are monitoring a fierce overnight gun battle between the taliban and nato force in afghanistan. nato is handing over security to afghan force in fact for the first time today. u.s. troops also begin their exit. is afghanistan ready to control its own destiny? and, disturbing new information on how second-hand smoke may affect your kids. dr. isadore rosenfeld is here with his sund"sunday house calld that is next. you could save a bundle with geico's multi-policy discount. geico, saving people money on more than just car insurance. ♪ geico, saving people money on more than just car insurance. morning starts with arthritis pain... that's two pills before the first bell. [ bell rings ] it's time for recess... and more pills. afternoon art starts and so does her knee pain, that's two more pills. almost ne, but hang on... her doctor recommended aleve cause it can relieve pain all day with just two pills. this is lisa... who switched to aleve and fewer pills for a day free of pain. and get the all day pain relief oaleve in liquid gels. >> jamie: welcome back, here's the headlines we're following for
pakistan's failure to act against militant extremists like the network in the north, the afghan taliban and other militant extremists. we will be interested in hearing general dempsey's thoughts on how to get the pakistan military to go after terrorist groups finding sanctuary in pakistan's tribal regions. al qaeda and the arabian peninsula in yemen and al qaeda elements in somalia continue to take advantage of failing and failed states to train their operatives and to plan attacks against the united states and our interests. it is critical that we don't apply significant pressure to these terrorist organizations, and to work with governments and international organizations in the region to address the long term problems. iran remains probably the greatest risk to world peace and to regional stability. we share the concerns of many nations about iran's continued support of terrorist activities beyond its borders, development of its missile programs, and refusal to cooperate with the international atomic energy commission. while we've seen evidence that the international sanctions has pu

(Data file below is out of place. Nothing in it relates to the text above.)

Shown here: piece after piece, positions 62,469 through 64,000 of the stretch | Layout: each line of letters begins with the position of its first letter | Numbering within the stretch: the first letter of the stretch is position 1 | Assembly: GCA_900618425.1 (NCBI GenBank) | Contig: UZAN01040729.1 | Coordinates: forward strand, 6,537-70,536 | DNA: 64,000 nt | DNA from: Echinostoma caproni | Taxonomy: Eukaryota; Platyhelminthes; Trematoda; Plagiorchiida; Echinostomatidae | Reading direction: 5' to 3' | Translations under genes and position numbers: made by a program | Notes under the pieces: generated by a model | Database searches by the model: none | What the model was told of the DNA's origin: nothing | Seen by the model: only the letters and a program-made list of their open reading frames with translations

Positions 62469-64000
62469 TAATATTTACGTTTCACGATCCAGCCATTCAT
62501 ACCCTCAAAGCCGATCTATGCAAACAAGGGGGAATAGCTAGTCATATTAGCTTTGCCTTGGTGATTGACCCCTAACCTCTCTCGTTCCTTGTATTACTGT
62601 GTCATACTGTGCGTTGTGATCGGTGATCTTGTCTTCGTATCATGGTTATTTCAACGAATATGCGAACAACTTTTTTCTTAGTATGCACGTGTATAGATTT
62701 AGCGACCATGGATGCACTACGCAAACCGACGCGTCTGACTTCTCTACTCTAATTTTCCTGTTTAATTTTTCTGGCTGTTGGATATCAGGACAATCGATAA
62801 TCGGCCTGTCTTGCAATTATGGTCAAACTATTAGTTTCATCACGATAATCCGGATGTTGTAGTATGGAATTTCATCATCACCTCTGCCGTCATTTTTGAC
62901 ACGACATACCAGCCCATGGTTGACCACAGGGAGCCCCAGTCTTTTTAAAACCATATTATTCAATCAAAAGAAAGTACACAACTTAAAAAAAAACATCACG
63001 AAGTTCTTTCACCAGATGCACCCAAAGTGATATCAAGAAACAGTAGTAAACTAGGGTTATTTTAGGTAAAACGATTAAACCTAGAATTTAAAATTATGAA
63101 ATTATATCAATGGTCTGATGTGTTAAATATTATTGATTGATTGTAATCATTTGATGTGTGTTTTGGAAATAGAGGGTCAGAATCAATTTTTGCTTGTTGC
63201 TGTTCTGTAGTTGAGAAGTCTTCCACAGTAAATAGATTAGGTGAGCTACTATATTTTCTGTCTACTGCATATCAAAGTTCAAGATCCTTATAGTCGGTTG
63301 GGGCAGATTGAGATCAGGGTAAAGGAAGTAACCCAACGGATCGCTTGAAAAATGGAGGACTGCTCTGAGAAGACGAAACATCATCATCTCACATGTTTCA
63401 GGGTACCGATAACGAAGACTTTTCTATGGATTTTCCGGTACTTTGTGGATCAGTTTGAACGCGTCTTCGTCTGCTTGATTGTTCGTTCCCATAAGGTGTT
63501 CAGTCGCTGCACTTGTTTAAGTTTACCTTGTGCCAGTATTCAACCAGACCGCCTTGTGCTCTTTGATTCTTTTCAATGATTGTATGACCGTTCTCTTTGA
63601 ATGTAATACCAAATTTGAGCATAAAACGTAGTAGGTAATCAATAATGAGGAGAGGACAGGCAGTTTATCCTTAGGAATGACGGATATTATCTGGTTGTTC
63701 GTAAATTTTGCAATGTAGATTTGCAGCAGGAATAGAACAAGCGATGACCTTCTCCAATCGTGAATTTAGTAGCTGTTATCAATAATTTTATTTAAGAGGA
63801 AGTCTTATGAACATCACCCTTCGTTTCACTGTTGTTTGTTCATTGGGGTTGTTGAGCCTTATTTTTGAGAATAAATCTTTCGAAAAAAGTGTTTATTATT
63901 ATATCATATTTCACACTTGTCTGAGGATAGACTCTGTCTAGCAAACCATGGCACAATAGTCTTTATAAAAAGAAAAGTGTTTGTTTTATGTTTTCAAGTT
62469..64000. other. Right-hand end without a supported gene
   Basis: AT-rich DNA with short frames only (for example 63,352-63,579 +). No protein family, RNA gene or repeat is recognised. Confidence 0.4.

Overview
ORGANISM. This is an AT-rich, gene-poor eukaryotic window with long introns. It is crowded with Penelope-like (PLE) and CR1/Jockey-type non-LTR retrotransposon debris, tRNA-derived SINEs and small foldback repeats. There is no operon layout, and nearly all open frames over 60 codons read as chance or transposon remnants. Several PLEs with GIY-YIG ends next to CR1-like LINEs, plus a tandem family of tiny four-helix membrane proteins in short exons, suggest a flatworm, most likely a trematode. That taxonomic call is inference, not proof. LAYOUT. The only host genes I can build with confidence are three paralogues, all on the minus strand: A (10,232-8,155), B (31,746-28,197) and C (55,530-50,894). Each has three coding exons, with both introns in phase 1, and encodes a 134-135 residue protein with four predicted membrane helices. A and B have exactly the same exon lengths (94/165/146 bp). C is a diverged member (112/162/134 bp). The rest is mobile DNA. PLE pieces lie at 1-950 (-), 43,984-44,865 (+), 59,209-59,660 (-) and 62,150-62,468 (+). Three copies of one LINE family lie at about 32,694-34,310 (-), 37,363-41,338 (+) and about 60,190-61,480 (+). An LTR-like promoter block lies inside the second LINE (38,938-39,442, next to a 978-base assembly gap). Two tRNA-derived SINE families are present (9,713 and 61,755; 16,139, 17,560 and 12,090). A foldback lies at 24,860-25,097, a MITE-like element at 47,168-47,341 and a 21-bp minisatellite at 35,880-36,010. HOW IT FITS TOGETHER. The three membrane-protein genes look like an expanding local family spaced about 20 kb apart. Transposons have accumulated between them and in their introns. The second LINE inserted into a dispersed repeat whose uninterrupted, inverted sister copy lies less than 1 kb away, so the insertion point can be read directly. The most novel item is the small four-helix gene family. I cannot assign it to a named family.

over this month and, panetta said he hoped to drive the taliban to peace talks during the period when u.s. force draw down and is key they keep the pressure up now so there is a chance of some kind of reconciliation in the country. back to you, jamie. >> jamie: thanks so much, david. >> eric: so is secretary panetta's assessment of al qaeda on target or is the install installed pentagon chief possibly speaking too early? for more, let's bring in fox news contributor and former ambassador totty nations, john bolton, who joins us this morning from jerusalem. good morning, ambassador. >> good morning, glad to be here. >> eric: panetta's prediction sounds awfully optimistic. you hope he's right. we got bin laden. does that mean in your view we can actually finish off al qaeda, once and for all? >> well, you know, this is almost 180° switch for the administration. president obama had told us for some time that those old-fashioned concepts of victory and defeat were really outmoded and we need to think about success, rather than victory. now, we have secretary panetta, saying that merely by
Search Results 0 to 9 of about 10 (some duplicates have been removed)